anthropometry, biomechanics, casualty, Female, gender, injury, modelling, training
As of 2014, between 11 % and 14.6% of active-duty military force was comprised of females. Although women have typically been excluded from combat roles in the past, females played a prominent role in conflicts over the past ten years.
Data from literature show that military female casualties are far more likely to die after wounds than males, in contrast with civilian reports of females demonstrating higher survival rate than males with comparable injury. In fact, data from the US Joint Theatre Trauma Register showed that female casualties presented with a greater proportion of abdominal injuries, and tended to have more chest injuries than their male counterpart who survived. Specifically, in a study of sucking chest wounds and other traumatic chest injuries, data showed that when assessed by gender, the Needle Chest Decompression procedure had a higher success rate in males than females.
Current simulation based training is male centric. The absence of a gender-specific simulation model used for practicing lifesaving procedures, cultural norms in conjunction with ingrained societal taboos, induces medical personnel to react differently to immediate medical needs of female patients in emergency situations.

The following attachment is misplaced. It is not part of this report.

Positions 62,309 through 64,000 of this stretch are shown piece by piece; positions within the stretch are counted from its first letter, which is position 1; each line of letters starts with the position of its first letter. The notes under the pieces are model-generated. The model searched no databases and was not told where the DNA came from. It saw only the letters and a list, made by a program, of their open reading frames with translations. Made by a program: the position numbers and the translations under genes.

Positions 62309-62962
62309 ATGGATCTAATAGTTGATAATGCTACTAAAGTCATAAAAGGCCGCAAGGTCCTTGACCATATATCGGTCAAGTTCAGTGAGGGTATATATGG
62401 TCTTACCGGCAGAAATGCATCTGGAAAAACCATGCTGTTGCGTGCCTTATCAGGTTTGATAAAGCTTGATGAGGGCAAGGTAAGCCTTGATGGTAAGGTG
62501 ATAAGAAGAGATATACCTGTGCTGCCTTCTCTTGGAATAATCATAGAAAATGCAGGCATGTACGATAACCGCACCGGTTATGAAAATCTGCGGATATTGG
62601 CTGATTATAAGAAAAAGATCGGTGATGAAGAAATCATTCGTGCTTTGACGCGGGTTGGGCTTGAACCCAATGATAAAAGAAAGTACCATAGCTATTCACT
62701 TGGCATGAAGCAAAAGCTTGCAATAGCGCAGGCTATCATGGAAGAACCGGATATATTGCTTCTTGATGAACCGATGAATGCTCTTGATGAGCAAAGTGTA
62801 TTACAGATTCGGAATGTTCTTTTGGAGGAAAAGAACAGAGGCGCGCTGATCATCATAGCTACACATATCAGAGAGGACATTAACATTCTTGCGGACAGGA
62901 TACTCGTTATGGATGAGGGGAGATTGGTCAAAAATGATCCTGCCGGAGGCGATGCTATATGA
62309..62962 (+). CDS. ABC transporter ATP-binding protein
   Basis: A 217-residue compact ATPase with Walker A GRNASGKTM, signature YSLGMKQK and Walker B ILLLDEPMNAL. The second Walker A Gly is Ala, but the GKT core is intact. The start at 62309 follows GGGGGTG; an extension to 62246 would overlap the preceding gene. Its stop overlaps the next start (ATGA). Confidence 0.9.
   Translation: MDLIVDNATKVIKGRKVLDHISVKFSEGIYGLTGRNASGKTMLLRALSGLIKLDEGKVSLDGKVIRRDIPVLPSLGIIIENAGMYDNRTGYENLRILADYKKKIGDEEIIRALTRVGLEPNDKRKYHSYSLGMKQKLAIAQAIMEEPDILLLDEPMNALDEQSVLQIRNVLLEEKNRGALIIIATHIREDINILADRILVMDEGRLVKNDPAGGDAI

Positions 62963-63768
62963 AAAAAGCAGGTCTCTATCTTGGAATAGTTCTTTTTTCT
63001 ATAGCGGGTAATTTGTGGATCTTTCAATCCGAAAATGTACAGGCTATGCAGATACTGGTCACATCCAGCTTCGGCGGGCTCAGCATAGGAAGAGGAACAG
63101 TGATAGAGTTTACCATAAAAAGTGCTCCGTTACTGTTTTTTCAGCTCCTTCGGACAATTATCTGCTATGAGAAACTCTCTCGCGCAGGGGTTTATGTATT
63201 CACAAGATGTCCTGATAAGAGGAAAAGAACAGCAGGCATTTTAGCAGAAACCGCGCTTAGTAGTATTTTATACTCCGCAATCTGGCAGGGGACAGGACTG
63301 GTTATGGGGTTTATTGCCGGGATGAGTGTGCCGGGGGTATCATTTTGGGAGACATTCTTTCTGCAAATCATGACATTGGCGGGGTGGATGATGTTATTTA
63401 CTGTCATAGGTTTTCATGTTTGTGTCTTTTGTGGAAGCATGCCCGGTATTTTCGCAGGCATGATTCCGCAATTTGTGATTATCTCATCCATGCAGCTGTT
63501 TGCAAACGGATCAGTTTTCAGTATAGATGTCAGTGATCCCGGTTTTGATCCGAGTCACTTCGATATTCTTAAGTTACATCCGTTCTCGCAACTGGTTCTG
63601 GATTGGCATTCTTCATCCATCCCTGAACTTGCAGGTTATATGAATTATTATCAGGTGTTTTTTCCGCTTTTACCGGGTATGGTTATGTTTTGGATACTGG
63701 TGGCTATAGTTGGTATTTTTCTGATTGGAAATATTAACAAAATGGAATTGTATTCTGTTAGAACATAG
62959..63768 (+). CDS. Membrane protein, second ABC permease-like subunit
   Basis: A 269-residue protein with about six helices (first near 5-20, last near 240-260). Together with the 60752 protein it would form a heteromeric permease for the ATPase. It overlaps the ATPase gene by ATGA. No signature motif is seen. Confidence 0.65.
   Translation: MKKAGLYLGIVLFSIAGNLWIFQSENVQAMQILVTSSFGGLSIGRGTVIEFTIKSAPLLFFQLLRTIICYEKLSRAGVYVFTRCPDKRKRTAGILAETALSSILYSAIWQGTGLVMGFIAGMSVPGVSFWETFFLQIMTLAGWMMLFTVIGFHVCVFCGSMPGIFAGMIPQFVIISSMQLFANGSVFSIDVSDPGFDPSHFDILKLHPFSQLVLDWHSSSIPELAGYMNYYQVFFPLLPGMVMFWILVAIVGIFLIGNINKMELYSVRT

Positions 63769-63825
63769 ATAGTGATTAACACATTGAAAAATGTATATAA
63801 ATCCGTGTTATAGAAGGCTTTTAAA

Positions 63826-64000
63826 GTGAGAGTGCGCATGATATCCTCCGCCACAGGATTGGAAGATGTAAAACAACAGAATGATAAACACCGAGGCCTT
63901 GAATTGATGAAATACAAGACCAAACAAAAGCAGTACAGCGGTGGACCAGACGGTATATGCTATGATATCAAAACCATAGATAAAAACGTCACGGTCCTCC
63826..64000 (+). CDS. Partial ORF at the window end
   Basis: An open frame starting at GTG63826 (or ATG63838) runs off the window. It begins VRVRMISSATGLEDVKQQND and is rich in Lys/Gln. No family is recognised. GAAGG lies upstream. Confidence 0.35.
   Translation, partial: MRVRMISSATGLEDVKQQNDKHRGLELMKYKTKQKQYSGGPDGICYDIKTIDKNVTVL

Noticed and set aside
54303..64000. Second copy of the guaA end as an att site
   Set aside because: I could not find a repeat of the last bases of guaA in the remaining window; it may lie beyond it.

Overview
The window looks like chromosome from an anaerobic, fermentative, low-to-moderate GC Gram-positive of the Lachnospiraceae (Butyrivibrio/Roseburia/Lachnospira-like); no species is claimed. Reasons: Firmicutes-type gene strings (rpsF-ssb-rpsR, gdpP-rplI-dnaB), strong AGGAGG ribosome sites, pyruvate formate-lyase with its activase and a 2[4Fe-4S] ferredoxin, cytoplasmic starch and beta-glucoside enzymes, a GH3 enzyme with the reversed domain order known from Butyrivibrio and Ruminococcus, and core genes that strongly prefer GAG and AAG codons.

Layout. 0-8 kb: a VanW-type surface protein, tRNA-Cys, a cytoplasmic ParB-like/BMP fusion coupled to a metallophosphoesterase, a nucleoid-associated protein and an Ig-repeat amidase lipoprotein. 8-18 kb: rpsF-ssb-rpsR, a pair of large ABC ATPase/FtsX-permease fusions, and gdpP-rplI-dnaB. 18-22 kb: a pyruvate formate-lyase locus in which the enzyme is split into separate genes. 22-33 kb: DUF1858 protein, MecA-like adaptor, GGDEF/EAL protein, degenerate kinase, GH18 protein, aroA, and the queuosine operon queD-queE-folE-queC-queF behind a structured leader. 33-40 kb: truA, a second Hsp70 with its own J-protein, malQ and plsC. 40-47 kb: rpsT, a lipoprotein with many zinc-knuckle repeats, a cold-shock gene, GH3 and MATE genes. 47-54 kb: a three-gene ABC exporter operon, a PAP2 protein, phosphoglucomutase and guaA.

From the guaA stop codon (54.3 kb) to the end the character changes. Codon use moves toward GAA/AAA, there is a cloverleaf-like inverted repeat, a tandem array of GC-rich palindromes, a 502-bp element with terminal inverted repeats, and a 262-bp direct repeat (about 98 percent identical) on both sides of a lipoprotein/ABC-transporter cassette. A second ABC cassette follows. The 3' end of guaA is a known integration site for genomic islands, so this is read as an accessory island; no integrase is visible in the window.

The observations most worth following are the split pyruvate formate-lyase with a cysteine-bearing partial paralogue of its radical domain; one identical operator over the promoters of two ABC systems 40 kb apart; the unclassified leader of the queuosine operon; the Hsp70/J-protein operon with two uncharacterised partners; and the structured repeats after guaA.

Furthermore, the inherent variability of the human anatomy precludes the use of average geometries when developing population-representative human models (e.g., gender-specific). For the purpose of human modelling for injury prediction or medical training, models must ideally account for internal differences that exist due to patient demographics (e.g., race, age, gender) and/or external physical anthropometry (e.g., height and weight). Along this vein, allometry is a method for identifying how an organism’s internal anatomical structures scale with its overall size, which is important when accounting for anatomical variation affecting intervention planning for emergency procedures.
The main objective is to enhance training of military medical personnel in the treatment of female casualties in order to increase the probability of survival in the battlefield, by means of improving gender-specific modelling and developing an effective simulation. Such enhanced capability should support current training objectives of casualty care in Program of Instruction (POI) worldwide.
Taking into account that current models are primarily male-centric, there is a specific and genuine need to develop anatomically and physiologically correct female simulation-based models.
The main scientific topics addressed by this study are:
• Assessment of state of the art techniques and data for creating female models and mannequins;
• Definition of gaps in current modelling and simulation techniques;
• Female modelling (allometry, anthropometric/biometric, soft tissue);
• Injuries and gender-specific treatments;
• Definition of mannequin and virtual model requirements;